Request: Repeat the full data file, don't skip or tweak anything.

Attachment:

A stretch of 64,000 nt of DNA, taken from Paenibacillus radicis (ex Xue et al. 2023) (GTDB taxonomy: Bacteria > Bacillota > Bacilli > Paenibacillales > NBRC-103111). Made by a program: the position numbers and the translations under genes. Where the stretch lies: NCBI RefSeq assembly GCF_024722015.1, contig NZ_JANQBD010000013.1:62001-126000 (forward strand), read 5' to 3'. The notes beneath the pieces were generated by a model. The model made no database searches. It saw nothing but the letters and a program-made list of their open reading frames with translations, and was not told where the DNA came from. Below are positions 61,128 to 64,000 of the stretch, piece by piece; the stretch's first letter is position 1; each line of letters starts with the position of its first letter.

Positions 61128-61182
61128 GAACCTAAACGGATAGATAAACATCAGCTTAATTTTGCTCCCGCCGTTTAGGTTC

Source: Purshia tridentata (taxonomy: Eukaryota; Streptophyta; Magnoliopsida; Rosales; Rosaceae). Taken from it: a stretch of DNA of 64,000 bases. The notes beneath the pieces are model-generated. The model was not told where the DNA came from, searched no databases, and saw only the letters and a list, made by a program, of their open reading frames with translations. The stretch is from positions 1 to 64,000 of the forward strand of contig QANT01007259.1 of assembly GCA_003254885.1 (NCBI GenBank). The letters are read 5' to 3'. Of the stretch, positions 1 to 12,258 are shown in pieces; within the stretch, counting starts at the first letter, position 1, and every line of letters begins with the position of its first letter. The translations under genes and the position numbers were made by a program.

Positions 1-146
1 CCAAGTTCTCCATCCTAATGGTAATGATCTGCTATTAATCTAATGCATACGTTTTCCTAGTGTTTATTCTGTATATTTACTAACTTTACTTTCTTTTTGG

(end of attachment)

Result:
A stretch of 64,000 nt of DNA, taken from Paenibacillus radicis (ex Xue et al. 2023) (GTDB taxonomy: Bacteria > Bacillota > Bacilli > Paenibacillales > NBRC-103111). Made by a program: the position numbers and the translations under genes. Where the stretch lies: NCBI RefSeq assembly GCF_024722015.1, contig NZ_JANQBD010000013.1:62001-126000 (forward strand), read 5' to 3'. The notes beneath the pieces were generated by a model. The model made no database searches. It saw nothing but the letters and a program-made list of their open reading frames with translations, and was not told where the DNA came from. Below are positions 61,128 to 64,000 of the stretch, piece by piece; the stretch's first letter is position 1; each line of letters starts with the position of its first letter.

Positions 61128-61182
61128 GAACCTAAACGGATAGATAAACATCAGCTTAATTTTGCTCCCGCCGTTTAGGTTC

Source: Purshia tridentata (taxonomy: Eukaryota; Streptophyta; Magnoliopsida; Rosales; Rosaceae). Taken from it: a stretch of DNA of 64,000 bases. The notes beneath the pieces are model-generated. The model was not told where the DNA came from, searched no databases, and saw only the letters and a list, made by a program, of their open reading frames with translations. The stretch is from positions 1 to 64,000 of the forward strand of contig QANT01007259.1 of assembly GCA_003254885.1 (NCBI GenBank). The letters are read 5' to 3'. Of the stretch, positions 1 to 12,258 are shown in pieces; within the stretch, counting starts at the first letter, position 1, and every line of letters begins with the position of its first letter. The translations under genes and the position numbers were made by a program.

Positions 1-146
1 CCAAGTTCTCCATCCTAATGGTAATGATCTGCTATTAATCTAATGCATACGTTTTCCTAGTGTTTATTCTGTATATTTACTAACTTTACTTTCTTTTTGG